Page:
duties were down by 3.4 per cent (€44 million), as the temporary effect arising from the
introduction of the domestic plain packaging initiative on tobacco products continues to
weigh on receipts. An annual decline in excise duty receipts is factored into the current fiscal

In terms of the outlook for the year as a whole, total tax receipts are projected at €54.2 billion.
This is unchanged from that at the time of the Budget for this year, once the classification
impact of motor and local property taxation are taken into account.

Department of Finance | Ireland’s Stability Programme, April 2018 Update                             Page | 15
3.3.2 Non-tax revenue11
The projection for non-tax receipts for 2018 is €0.6 billion higher than assumed at the time of
the Budget, mainly due to higher-than-projected dividend payments to the Exchequer. Also
on the capital resources side, changes to scheduled receipts from IBRC will benefit the
Exchequer by €0.2 billion. As the majority of these are classified as financial transactions,
there will be no impact in general government terms.

3.3.3 Expenditure12
In relation to voted expenditure, the Revised Estimates for Public Services 2018 (REV 2018)
details the allocations for all Government departments. Total gross voted expenditure of
€61.8 billion is projected for this year, with net voted expenditure projected at €49.6 billion.

In terms of the performance in the year-to-date, gross voted expenditure at the end of the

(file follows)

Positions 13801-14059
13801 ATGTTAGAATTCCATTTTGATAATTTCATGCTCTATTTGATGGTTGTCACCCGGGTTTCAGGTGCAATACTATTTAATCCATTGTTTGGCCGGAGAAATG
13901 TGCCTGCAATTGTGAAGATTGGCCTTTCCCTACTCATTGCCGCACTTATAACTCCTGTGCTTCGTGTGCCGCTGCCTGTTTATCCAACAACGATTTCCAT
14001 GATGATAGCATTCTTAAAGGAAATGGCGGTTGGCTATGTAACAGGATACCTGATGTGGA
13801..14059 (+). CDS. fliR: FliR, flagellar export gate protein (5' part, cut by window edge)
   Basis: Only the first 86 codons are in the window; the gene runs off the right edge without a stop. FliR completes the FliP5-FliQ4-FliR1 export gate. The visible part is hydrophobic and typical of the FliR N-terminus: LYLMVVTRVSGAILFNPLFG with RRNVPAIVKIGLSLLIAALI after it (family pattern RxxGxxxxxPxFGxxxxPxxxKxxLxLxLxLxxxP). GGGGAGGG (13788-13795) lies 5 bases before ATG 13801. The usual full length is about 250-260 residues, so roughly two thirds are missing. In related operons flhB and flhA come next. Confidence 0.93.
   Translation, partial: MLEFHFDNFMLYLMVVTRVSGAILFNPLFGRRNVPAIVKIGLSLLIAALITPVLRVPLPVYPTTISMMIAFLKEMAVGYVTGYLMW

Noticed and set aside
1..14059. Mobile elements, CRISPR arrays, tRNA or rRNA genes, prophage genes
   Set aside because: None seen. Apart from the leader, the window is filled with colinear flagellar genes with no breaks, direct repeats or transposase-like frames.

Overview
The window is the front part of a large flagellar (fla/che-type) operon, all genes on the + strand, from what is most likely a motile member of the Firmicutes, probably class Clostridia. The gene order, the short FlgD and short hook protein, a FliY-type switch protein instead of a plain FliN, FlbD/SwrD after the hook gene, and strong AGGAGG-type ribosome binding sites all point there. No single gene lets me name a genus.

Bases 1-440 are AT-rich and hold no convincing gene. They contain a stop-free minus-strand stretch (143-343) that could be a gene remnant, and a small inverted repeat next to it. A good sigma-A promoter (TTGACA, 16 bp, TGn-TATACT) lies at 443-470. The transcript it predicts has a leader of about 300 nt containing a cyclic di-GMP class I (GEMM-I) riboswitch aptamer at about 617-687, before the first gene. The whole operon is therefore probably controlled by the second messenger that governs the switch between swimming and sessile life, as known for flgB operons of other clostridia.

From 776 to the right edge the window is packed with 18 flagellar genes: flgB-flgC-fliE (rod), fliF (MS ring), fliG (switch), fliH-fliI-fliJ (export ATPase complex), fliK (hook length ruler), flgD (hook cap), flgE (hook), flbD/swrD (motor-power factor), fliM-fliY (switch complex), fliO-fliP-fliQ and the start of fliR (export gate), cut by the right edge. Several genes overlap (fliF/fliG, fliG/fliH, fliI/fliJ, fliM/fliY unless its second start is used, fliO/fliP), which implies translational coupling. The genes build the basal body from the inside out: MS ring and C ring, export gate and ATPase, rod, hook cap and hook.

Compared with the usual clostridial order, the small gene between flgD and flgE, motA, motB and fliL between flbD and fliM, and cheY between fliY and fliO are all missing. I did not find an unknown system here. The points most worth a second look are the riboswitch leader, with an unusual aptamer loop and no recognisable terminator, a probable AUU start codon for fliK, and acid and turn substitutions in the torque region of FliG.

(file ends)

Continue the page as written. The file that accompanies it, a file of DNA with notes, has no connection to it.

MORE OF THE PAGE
first quarter was 2.3 per cent (€328 million) below profile. In annual terms, gross voted
expenditure was up 3.7 per cent (€508 million) at end-March. Gross voted current spending
was 1.6 per cent (€212 million) below expectations, but 3.5 per cent (€453 million) higher
year-on-year. Gross voted capital expenditure was 13.2 per cent (€117 million) behind target,
but 7.7 per cent (€55 million) higher in annual terms.

The outlook for non-voted current expenditure for this year has been reduced by €0.2 billion,
mainly due to debt service savings offsetting expected increases under the ‘other’ central
fund elements. The debt service savings arise due to the continuation of benign market

3.3.4 Summary
Taking all of these factors into consideration, the Exchequer borrowing requirement for this
year has improved by €0.9 billion on the (adjusted) Budget 2018 projection. However, while
Exchequer-positive, the statistical treatment of certain extra non-tax and capital revenues
means they do not fully benefit the general government balance.

3.4    Fiscal Outlook 2019-2021
3.4.1 Tax forecast
Taxes are forecast to grow on average by 5 per cent over the 2019-2021 forecast horizon.
With nominal GDP forecast to grow over the same period by an average of 4.8 per cent, this
implies an aggregate tax-to-GDP elasticity of just over 1.0, in-line with established norms.